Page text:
Stack Overflow is a community of 4.7 million programmers, just like you, helping each other.

Join them; it only takes a minute:

Sign up
Join the Stack Overflow community to:
  1. Ask programming questions
  2. Answer and help your peers
  3. Get recognized for your expertise

I have few types that derive from simplified Base as shown below.

I am not sure whether to use base class's constructor or this constructor when overloading constructors.

ConcreteA overloads constructors purely using base constructors, while
ConcreteB overloads using this for the first two overloads.

What would be a better way of overloading constructors?

public abstract class Base
{
    public string Name { get; set; }
    public int? Age { get; set; }

    protected Base() : this(string.Empty) {}
    protected Base(string name) : this(name, null) {}
    protected Base(string name, int? age)
    {
        Name = name;
        Age = age;
    }
}

public class ConcreteA : Base
{
    public ConcreteA(){}
    public ConcreteA(string name) : base(name) {}
    public ConcreteA(string name, int? age) : base(name, age)
    {
    }
}

public class ConcreteB : Base
{
    public ConcreteB() : this(string.Empty, null){}
    public ConcreteB(string name): this(name, null){}
    public ConcreteB(string name, int? age) : base(name, age)
    {
    }
}

[Edit] It looks like what Ian Quigley has suggested in his answer seemed to make sense. If I were to have a call that initialize validators, ConcreteA(string) will never initialize validators in following case.

public class ConcreteA : Base
{
    public ConcreteA(){}
    public ConcreteA(string name) : base(name) {}
    public ConcreteA(string name, int? age) : base(name, age)
    {
        InitializeValidators();
    }
    private void InitializeValidators() {}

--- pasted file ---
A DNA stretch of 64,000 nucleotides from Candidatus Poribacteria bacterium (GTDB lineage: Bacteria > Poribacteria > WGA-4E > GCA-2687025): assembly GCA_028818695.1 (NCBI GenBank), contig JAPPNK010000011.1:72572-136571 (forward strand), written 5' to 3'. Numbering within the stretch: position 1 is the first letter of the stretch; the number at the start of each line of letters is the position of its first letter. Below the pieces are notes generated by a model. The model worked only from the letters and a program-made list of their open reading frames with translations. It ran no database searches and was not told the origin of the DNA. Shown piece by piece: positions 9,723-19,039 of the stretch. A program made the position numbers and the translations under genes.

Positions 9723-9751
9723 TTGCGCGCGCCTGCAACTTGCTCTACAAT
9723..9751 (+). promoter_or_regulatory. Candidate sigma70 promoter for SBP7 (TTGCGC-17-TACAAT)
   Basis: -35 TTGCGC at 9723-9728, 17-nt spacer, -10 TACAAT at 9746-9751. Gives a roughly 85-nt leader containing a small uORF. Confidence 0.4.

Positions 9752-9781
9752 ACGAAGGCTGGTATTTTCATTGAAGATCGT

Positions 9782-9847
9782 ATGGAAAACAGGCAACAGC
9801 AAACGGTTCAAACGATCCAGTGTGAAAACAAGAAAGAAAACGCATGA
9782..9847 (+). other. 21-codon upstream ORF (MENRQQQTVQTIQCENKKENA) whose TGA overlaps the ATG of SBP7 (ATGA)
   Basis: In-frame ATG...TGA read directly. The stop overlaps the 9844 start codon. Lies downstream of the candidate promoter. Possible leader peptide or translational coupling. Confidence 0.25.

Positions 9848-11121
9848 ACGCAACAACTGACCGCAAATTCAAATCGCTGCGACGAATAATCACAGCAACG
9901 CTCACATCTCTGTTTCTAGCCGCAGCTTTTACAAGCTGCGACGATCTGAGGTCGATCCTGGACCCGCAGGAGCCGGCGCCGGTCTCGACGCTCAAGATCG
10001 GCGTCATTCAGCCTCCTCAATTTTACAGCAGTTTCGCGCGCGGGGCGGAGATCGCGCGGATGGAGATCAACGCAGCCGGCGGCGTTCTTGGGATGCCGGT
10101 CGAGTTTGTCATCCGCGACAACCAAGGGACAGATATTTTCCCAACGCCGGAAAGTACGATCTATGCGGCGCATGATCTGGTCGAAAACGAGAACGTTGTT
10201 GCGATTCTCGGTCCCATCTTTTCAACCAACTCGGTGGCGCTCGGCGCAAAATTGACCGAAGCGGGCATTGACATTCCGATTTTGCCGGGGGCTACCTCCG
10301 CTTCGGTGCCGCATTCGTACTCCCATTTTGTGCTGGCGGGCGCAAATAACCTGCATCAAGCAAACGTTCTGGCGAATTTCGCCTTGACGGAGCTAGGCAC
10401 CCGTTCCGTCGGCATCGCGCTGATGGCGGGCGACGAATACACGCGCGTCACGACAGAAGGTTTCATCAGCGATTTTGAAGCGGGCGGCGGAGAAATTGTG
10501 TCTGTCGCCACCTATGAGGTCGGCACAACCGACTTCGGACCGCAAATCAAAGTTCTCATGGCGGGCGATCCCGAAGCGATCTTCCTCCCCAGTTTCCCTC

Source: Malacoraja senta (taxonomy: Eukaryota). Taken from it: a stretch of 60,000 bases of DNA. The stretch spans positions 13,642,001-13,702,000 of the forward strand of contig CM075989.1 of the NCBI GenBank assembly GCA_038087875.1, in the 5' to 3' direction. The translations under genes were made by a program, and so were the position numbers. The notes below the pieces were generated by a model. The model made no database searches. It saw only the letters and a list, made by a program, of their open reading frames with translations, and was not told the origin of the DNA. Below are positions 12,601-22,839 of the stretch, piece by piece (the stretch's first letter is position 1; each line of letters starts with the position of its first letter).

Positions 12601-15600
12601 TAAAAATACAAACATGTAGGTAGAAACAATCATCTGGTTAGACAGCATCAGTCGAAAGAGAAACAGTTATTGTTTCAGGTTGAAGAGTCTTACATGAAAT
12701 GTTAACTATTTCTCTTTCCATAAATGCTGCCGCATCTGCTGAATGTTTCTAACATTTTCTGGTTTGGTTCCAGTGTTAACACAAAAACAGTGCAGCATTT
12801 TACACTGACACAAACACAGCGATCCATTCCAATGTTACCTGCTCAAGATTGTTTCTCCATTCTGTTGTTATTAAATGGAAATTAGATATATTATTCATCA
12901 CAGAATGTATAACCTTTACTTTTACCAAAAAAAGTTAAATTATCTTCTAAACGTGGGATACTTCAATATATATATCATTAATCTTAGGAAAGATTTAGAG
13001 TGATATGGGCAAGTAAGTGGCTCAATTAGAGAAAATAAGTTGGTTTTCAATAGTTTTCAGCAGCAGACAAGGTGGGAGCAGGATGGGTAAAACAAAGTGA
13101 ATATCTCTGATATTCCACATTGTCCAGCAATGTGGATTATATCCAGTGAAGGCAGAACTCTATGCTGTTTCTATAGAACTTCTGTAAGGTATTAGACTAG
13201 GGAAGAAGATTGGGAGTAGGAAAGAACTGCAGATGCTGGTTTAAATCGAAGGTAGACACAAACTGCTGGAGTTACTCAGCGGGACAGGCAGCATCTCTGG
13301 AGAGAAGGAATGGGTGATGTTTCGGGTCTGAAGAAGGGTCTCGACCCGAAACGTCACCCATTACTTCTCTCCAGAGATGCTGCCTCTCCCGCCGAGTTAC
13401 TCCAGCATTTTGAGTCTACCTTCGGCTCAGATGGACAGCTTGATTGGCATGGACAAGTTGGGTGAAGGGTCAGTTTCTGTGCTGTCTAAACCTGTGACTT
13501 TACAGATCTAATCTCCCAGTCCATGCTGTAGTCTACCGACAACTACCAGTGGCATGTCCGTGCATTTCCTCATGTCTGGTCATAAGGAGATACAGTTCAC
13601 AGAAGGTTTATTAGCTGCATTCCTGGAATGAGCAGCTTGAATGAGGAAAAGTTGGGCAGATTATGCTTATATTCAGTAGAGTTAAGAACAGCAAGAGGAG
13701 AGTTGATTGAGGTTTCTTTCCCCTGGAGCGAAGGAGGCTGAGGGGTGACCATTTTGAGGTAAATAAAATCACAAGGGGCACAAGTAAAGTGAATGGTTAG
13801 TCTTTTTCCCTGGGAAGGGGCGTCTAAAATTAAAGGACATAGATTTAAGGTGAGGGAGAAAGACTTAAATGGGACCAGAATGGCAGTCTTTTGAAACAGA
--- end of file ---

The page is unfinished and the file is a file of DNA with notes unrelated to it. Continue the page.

}
share|improve this question
up vote 5 down vote accepted

This. Because if you ever place code in ConcreteB(string, int?) then you want the string only constructor to call it.

share|improve this answer
    
This seems to make sense if I were to have other initializations going on in concrete constructors. – Sung Apr 15 '09 at 13:07
    
Yes, and "this" will always call "base" at the end of the day. So even if "this" does nothing, it'll drop down to "base" – Dead account Apr 15 '09 at 13:39

In general, I'd call "this" rather than "base". You'll probably reuse more code that way, if you expand your classes later on.

share|improve this answer

It is fine to mix and match; ultimately, when you use a this(...) constructor, it will eventually get to a ctor that calls base(...) first. It makes sense to re-use logic where required.

You could arrange it so that all the constructors called a common (maybe private) this(...) constructor that is the only one that calls down to the base(...) - but that depends on whether a: it is useful to do so, and b: whether there is a single base(...) ctor that would let you.

share|improve this answer

In your case from what you have provided it doesn't matter. You really only want to use this when you have a constructor in your current class that is not part of your base class, or if there is some code in the current class constructor that you want to execute that isn't contained in the base class.

share|improve this answer

In order to reduce the complexity of the code paths, I usually try to have exactly one base() constructor call (the ConcreteB case). This way you know that the initialization of the base class always happens in the same fashion.

However, depending on the class you override, this may not be possible or add unneeded complexity. This holds true for special constructor patterns such as the one when implementing ISerializable.

share|improve this answer

Ask yourself again why you are overloading the constructor in the Base class? This one is enough:

protected Base()

Same goes for the subclass unless you need either fields to have a particular value when you instantiate which in your example is not the case since you already have the default constructor.

Also remember that any constructor should put the instance of the object in a correct state.

share|improve this answer

Your Answer

 
discard

By posting your answer, you agree to the privacy policy and terms of service.

Not the answer you're looking for? Browse other questions tagged or ask your own question.